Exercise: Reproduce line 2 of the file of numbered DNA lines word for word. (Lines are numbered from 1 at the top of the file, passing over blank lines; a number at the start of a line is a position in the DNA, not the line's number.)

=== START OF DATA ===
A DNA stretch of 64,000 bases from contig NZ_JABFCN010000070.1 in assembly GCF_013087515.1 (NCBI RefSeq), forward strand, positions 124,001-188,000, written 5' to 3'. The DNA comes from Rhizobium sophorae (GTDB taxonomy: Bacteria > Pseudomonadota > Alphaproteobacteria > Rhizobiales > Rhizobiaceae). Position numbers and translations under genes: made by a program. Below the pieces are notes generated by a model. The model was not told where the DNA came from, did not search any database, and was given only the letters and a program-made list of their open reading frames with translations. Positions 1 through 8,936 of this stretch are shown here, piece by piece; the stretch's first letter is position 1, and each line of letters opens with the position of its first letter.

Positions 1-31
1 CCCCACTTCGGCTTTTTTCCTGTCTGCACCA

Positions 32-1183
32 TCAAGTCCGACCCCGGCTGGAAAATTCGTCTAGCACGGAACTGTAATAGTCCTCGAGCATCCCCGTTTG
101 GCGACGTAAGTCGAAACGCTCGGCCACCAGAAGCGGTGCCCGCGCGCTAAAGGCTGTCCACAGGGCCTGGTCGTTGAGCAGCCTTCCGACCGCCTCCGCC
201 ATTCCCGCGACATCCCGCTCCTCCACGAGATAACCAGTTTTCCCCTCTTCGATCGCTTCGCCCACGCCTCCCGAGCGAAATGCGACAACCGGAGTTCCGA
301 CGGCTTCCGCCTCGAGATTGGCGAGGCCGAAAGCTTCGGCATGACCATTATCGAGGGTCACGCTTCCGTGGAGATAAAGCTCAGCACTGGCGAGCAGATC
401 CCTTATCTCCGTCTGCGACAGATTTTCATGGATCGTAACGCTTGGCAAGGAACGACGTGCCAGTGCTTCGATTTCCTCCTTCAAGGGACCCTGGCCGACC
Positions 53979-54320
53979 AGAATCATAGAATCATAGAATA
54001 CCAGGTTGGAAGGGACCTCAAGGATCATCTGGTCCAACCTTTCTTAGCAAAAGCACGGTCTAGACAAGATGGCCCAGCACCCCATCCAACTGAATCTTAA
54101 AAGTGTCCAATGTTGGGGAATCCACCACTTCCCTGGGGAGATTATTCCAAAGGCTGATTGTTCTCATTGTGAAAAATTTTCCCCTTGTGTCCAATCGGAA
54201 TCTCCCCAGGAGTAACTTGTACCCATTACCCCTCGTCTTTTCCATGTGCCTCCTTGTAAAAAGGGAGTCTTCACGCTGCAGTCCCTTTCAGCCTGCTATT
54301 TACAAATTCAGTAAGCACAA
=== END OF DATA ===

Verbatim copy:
Positions 1-31